In Kruger National Park, hyenas often locate their dens in the culverts at the side of the road. So we weren’t surprised to come upon a hyena family, with several romping pups, at the end of a day’s drive.
We stopped to watch them and, even though the light was already poor, took some photos. One of the pups was slightly older than the others. He stood out because of his white mane. He was slightly more sedate than the younger pups but still adventurous.
Eventually, the younger pups went back into the den in the culvert. The older pup went over to where his mother lay curled up on the ground and started licking her. She simply lay there, visibly enjoying his tender grooming. Then he came up on the road and drank water from the puddles that had collected during the afternoon showers.
The next morning, shortly after sunrise, we passed the culvert again. There was no sign of the pups. Then we spotted the mother, standing guard over a crumpled heap of white. The awful realization hit us: this was the body of the pup with the white mane!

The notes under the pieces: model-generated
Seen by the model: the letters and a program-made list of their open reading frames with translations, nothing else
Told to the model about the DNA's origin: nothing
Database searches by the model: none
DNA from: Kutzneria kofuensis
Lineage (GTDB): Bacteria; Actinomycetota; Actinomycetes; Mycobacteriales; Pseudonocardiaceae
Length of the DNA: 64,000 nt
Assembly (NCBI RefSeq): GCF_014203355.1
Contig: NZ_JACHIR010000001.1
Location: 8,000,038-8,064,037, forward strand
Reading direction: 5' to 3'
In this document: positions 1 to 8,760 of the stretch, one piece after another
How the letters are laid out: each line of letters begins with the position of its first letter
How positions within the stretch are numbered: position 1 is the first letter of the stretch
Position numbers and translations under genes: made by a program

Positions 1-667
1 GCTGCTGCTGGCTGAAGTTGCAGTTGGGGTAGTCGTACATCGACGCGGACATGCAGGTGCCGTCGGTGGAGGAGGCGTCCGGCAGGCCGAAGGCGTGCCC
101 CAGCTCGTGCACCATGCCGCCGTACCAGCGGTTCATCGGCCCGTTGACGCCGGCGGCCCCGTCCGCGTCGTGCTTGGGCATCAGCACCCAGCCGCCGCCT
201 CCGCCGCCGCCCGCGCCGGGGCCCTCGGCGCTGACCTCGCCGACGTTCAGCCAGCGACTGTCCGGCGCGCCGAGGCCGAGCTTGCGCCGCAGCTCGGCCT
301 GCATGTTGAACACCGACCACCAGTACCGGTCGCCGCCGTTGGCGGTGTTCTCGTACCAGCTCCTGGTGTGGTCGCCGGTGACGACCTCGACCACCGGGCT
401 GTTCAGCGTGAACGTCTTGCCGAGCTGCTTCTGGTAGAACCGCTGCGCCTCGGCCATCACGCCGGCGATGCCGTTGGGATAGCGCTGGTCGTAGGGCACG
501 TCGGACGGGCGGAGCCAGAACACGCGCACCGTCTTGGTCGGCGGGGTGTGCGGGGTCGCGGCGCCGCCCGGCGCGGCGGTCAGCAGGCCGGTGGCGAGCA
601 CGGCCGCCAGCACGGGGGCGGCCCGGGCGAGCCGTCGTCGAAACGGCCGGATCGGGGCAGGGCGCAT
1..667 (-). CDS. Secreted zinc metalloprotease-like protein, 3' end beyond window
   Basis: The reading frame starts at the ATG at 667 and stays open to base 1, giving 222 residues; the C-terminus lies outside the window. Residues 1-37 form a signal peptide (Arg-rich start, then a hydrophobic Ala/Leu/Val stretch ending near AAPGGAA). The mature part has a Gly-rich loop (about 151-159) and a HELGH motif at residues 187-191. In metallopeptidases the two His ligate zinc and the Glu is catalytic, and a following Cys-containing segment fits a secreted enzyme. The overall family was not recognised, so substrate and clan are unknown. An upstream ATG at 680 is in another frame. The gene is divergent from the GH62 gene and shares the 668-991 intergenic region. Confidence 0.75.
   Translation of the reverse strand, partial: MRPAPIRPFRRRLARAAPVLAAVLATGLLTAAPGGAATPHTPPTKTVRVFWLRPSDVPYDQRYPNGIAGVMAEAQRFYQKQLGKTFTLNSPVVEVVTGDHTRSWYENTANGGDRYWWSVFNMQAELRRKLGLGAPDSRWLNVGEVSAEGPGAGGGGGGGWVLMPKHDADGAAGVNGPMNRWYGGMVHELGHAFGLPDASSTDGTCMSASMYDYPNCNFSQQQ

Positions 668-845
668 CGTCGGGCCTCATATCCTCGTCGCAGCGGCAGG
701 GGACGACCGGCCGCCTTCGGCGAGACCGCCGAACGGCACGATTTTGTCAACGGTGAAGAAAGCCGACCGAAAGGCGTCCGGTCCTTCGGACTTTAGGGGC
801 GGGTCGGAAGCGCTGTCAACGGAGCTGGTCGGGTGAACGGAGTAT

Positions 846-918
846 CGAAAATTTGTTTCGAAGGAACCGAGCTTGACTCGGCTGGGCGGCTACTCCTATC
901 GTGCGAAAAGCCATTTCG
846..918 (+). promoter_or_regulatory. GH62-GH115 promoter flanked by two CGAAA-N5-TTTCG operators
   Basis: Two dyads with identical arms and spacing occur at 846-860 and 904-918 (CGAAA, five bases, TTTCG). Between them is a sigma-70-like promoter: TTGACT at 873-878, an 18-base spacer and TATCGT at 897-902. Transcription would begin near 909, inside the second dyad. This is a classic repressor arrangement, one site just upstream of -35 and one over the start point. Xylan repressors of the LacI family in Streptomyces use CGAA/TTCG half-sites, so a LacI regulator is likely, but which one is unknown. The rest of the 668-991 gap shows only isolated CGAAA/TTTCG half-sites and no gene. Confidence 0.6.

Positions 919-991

The mother was desolate. She wouldn’t let any of the other hyenas near her dead pup. And the rest of the family seemed to be confused and saddened as well. The younger pups stayed hidden in the den. (We later heard from other visitors that they eventually emerged again.)
What had happened? If a predator or a rival hyena clan had killed it, wouldn’t they have taken the body? Had the pup been too incautious on the road and been hit by a careless driver? We’ll never know. The people we spoke to later said that, eventually, the pup’s family ate his remains.
Note: In telling this tale, I’m obviously guilty of interpreting the body language of an animal as though it has human emotions. This is also known as ‘anthropomorphizing’. However, more and more researchers have proven that animals have emotions. And the body language of hyenas is similar to that of dogs. So I don’t think I’m that far off.